Some games have a concept so good that the execution doesn’t really matter. Tokyo Jungle is about animals — exotic zoo animals, household pets, farm stock, and forest wildlife — fighting for survival and dominance in an overgrown, post-apocalyptic Tokyo, long after the complete disappearance of humankind. That is one of the greatest gaming elevator pitches of the 21st century, no question.
The PlayStation 3 game that sprang from this idea in 2012 is exactly as harsh, comical, and strange as it should be (and it’s now available to stream with PlayStation Plus Premium). It is not, by any stretch, a masterpiece of game design or technology. But it is a brilliant idea that has been realized in a completely unfiltered way, which makes it, if anything, even more precious.
Tokyo Jungle was made by Crispy’s!, an inexperienced indie studio, under the wing of Sony’s Japan Studio and PlayStation Studios’ then-president, Shuhei Yoshida. It’s a weird mixture of slick, corporate production and naive outsider art, with endearingly clashing aesthetics. The flashy, score attack-style interface and insistent background techno music seem to hail from an early 2000s fighting game. Meanwhile, the crudely textured models seem to be going for a blurry, bleached, primitive sort of realism.
Structurally, in the main Survival mode, Tokyo Jungle plays like a kind of arcade roguelike invented by someone who’d never heard of roguelikes. You choose your animal — at first, only yappy little Pomeranian dogs and fragile sika deer are available — and begin the hunt for food while avoiding bigger predators. Time races by at terrifying speed; a year passes every few minutes and your hunger gauge is constantly plummeting. Death is always near, and it spells game over.
So, it’s crucial to keep moving. Tokyo is divided into small districts, and if you can “mark” a territory as yours, you can find a mate and breed there, whereupon you’re reborn as a new generation. This comes with a stat boost and a pack of siblings who follow you around, essentially as extra lives. But with that, it’s time to press on into new, more dangerous territory, because no breeding nest can ever be used twice. (Nests are also the only place you can save your game, which is perhaps Tokyo Jungle‘s cruelest feature and most frustrating flaw.)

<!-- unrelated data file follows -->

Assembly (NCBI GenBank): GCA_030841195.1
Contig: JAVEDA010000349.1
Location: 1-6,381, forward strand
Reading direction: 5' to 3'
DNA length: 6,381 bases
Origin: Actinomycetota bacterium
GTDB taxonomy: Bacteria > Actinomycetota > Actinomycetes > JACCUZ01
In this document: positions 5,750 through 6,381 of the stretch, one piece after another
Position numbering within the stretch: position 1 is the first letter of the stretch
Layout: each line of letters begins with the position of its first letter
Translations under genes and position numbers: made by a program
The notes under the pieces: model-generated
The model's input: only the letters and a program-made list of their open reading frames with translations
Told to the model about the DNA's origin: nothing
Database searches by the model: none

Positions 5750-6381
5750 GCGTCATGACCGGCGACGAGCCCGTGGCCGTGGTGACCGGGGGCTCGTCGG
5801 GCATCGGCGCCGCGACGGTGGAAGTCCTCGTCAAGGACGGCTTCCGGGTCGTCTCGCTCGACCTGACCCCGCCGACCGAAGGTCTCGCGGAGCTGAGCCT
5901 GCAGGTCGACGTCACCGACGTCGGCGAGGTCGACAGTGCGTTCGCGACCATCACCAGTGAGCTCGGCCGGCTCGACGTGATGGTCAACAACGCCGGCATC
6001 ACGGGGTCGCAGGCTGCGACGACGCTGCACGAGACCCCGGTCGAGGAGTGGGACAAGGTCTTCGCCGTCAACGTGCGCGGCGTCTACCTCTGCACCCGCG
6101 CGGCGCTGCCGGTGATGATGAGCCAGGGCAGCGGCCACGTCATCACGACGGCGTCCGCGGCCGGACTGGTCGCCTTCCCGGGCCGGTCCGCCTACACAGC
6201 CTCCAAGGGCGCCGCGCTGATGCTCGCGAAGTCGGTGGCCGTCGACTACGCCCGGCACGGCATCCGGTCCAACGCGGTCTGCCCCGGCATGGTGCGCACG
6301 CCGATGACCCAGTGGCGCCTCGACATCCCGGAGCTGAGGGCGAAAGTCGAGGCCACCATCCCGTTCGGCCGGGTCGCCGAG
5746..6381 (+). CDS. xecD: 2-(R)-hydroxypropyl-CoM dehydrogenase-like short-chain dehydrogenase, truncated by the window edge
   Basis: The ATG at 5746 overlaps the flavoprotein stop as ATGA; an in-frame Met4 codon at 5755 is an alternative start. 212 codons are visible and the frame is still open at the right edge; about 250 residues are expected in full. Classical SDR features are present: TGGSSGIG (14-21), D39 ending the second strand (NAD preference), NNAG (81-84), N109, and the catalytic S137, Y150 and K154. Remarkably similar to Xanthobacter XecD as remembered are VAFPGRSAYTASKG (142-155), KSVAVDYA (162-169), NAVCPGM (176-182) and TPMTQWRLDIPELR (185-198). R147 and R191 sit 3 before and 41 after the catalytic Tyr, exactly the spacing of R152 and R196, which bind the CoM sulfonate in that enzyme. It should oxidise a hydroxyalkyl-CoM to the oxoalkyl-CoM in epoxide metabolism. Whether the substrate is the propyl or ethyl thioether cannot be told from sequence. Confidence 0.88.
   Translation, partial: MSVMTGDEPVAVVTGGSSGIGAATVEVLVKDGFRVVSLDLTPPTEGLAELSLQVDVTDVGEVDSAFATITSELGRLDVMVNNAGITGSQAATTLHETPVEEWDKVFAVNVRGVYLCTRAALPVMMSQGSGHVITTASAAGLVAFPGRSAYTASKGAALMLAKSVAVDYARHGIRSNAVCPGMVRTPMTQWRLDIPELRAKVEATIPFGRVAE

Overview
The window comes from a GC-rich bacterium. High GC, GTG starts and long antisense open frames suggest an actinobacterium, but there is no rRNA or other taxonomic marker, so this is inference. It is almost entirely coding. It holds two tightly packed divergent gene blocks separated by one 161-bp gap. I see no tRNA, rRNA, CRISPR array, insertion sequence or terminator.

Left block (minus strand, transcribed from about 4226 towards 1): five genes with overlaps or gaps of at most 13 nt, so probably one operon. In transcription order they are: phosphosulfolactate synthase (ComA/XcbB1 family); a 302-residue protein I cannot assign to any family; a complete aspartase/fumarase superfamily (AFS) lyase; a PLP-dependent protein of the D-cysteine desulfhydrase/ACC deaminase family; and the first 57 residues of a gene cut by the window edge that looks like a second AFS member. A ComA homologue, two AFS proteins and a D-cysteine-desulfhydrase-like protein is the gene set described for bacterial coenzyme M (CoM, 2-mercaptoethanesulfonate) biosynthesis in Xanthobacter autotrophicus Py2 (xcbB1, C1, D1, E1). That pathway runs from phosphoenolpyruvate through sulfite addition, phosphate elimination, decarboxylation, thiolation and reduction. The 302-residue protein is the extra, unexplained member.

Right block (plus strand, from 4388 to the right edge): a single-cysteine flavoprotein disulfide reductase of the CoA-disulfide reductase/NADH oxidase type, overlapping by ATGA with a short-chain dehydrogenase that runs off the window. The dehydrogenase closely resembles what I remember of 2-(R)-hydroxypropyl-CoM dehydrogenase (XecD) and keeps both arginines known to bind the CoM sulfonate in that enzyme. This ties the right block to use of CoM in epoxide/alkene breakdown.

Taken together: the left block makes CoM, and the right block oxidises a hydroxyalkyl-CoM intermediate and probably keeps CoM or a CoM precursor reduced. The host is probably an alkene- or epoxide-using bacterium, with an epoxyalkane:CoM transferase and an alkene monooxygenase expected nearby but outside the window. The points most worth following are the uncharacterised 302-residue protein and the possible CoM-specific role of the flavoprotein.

If you’ve chosen a carnivorous predator — and yes, the ridiculous little Pomeranian counts as a predator — the focus of your game will be on basic, frantic, and surprisingly savage combat. If you play as a grazer, it’s easier to breed — but there’ll be more stealth as you attempt to sneak up to edible plants undetected by predators. Each of the game’s large suite of animals comes with a bespoke list of challenges, which unlocks new animals, and these challenges too have time limits. The pressure is relentless.
Tokyo Jungle is funny, both in its intentionally surreal, video-gamey touches — Dinosaurs! Giant bunnies! Unlockable outfits! — and in the deadpan juxtapositions of a world where beagles, chickens, and tigers fight to the death in ruined shopping centers. But it also bears the uncompromising, sex-and-death brutality of a particularly unsentimental nature documentary. Its message: Time is running out, eat or be eaten, leave a legacy quickly before you die.
In this way, it’s a less sophisticated, but more accessible and arguably more fun version of an even stranger experiment in playable Darwinism from 10 years prior: the GameCube’s Cubivore. That’s another game that would be great to rediscover in the weeds of some future subscription catalog. until then, Tokyo Jungle remains the alpha of blunt video game animalism, red in tooth and claw.